Annotation: Blythe Forcey’s “Charlotte Temple and the End of Epistolarity” (1991)

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This is an annotation for a paper I am currently writing on Martha Meredith Read’s Margaretta. See my prospectus here.

Forcey, Blythe. “Charlotte Temple and the End of Epistolarity.” American Literature 63.2 (June 1991): 225-241. Print.

In this article Forcey identifies the “epistolary novel” as an unsustainable aesthetic form, asserting that, “in the fast-changing, polyglot world of late eighteenth-century Anglo-America, it fell victim to the same forces of seduction and betrayal that its heroines were unable to avoid” (225). To justify her provocative argument, she relies on Susanna Rowson’s Charlotte Temple as an ideal model for analyzing the demise of this literary mode. Unlike conventional epistolary novels, Forcey emphasizes the important role that “Rowson’s narrative voice” plays in relating Charlotte’s tale as well as in moderating our responses to it (228). She claims that the motherly persona Rowson assumes in the story directs readers, telling them exactly how to interpret each character’s actions and feelings. Without this “narrative guidance,” Forcey argues, “the epistolary novel could not make the successful crossing to the New World” because it is an aesthetic form that relies on “not only correspondence between the writers within the novel but also a correspondence between the writer of the novel and its readers” (228, 229). Ultimately, it is this understanding between the novel’s author and his or her readers that becomes strained in the new nation. As individuals with diverse backgrounds and different social and moral codes begin to populate America, Forcey asserts that novelists can no longer assume that “they know their readers and that their readers know them” (229). Consequently, the popularity of a “‘narrator-less’ [epistolary] novel” becomes impossible to sustain in an environment where “miscommunication, seduction, and even revolution are possible” (240). Forcey even takes her argument a step further by claiming that the epistolary novel form is especially dangerous when used to relate narratives of seduction because it often “leaves the “female protagonist exposed, vulnerable, and even invisible” (230). She therefore suggests that Rowson’s narrative guidance in Charlotte Temple signifies the “end of epistolarity” and the “emergence of the American domestic novel, a form uniquely suited to address the needs of a young nation” (241). However, my research on Martha Meredith Read’s Margaretta challenges the assumptions Forcey presents in her article. Rather than an obsolete form, Read’s work testifies to the continuing vitality of the epistolary novel as a means to articulate the new nation’s struggle with its identity in the post-revolutionary period. While there are some markers of authorial guidance in the text, Read nevertheless presents her heroine as a strong female character who actively defends both her chastity and republican ideals. As a result, rather than analyzing how the epistolary form breaks down, I would like to explore in my paper how it changes in response to the pressures and anxieties individuals faced in America’s early national period.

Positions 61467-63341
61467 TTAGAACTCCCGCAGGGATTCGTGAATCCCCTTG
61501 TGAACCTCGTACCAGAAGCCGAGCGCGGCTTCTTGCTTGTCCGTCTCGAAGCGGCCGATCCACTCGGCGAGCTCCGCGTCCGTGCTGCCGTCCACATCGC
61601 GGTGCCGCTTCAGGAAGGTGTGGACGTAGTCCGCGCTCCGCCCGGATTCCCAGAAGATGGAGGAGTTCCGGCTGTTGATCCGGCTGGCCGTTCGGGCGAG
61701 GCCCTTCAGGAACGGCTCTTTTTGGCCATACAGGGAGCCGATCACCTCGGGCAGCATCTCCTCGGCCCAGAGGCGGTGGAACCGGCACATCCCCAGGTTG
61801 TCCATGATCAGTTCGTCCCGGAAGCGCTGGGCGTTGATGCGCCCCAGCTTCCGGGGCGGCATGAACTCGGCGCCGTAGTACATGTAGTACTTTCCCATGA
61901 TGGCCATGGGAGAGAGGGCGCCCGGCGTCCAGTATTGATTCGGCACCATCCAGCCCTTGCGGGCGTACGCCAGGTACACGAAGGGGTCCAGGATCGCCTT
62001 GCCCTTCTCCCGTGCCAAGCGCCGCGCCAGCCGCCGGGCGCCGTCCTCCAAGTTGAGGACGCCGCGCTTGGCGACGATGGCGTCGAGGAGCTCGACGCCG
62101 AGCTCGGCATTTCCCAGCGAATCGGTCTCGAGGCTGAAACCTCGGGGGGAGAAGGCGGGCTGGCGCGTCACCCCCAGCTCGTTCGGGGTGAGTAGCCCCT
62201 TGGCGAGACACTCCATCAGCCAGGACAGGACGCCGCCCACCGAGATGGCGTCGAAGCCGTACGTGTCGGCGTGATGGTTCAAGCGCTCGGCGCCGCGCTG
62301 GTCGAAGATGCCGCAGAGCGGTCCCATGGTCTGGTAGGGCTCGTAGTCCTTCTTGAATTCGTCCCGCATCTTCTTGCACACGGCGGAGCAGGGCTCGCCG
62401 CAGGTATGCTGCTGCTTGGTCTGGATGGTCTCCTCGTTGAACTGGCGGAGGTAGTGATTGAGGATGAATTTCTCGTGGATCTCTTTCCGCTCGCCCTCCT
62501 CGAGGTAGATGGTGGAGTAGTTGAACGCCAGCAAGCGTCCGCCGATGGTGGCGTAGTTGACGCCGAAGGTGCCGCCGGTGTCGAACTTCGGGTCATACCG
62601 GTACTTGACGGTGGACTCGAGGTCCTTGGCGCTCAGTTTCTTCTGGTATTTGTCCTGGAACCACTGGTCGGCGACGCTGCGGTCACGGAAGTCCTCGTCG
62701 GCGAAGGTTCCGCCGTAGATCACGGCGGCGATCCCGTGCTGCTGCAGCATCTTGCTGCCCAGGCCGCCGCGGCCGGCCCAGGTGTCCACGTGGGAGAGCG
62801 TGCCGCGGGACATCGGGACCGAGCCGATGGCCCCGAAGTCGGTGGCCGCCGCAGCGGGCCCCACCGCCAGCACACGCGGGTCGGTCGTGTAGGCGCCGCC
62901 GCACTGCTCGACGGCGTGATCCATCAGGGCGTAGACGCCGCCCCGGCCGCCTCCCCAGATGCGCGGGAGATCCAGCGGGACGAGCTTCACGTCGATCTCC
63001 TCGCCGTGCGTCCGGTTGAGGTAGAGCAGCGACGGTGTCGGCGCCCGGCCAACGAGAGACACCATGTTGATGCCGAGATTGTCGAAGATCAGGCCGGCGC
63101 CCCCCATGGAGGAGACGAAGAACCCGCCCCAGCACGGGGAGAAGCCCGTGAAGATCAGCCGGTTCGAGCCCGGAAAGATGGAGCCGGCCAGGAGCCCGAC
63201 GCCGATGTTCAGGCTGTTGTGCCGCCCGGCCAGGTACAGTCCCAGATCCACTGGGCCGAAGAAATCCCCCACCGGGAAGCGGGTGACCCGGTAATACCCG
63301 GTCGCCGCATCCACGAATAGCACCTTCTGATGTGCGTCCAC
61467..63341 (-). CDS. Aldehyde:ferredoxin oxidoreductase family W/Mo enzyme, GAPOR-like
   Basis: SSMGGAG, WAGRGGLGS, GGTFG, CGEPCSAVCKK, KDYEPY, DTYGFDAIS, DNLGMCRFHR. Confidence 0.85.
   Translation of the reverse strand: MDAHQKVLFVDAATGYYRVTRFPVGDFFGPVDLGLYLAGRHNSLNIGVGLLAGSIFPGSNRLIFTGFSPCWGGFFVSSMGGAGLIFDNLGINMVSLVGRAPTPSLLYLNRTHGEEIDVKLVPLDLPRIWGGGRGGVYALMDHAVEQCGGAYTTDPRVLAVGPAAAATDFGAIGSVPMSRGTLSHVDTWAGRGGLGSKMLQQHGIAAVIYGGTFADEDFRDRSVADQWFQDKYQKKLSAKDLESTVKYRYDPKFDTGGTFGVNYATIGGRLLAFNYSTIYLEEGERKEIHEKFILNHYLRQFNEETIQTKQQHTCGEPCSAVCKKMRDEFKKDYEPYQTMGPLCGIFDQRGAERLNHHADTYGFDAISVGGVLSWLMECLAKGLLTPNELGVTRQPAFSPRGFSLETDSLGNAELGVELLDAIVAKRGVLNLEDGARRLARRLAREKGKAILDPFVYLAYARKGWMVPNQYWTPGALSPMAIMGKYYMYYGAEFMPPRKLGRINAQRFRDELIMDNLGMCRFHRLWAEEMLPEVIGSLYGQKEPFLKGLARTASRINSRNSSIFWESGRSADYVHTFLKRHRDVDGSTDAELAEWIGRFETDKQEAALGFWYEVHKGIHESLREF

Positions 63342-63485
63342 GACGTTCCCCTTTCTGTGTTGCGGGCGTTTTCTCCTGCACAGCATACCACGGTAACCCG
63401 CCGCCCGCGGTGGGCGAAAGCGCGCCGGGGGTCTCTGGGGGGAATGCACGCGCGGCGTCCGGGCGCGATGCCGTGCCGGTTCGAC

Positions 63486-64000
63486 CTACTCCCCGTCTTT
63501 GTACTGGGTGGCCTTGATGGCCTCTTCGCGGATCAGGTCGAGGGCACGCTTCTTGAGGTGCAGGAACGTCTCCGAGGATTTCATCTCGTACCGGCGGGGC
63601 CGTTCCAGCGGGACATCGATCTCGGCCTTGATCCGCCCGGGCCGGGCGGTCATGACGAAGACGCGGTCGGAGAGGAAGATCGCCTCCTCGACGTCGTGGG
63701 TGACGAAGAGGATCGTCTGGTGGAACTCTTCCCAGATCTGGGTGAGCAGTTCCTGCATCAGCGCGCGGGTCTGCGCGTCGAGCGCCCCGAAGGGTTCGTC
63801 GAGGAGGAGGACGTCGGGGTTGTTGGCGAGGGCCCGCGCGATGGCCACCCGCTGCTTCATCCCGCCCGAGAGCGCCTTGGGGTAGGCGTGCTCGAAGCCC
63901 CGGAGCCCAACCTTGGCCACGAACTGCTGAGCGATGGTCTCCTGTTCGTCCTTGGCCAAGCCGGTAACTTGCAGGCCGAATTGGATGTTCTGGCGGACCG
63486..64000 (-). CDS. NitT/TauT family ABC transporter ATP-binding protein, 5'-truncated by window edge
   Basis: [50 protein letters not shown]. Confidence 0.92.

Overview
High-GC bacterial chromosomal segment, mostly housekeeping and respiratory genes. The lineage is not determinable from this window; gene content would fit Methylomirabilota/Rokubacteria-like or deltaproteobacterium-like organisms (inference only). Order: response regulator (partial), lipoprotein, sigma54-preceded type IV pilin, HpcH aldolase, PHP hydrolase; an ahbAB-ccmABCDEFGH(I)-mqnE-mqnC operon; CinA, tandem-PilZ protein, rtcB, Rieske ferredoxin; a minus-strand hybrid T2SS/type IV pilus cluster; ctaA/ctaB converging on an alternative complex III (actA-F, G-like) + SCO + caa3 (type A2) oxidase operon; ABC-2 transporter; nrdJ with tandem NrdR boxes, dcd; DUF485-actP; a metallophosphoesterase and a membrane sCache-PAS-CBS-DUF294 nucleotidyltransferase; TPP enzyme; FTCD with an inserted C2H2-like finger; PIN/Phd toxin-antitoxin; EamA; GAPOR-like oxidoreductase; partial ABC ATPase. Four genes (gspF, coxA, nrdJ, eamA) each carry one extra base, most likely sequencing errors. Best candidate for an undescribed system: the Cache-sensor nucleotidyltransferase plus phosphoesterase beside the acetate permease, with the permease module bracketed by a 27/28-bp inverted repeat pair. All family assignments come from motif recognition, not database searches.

Annotation: Joseph Fichtelberg’s “Lovers and Citizens” (2003)

Peer-Review: 0

This is an annotation for a paper I am currently writing on Martha Meredith Read’s Margaretta. See my prospectus here.

Joseph, Fichtelberg. “Lovers and Citizens.” Critical Fictions: Sentiment and the American Market 1780-1870 AthensUniversity of Georgia Press, 2003: 72-116. Print.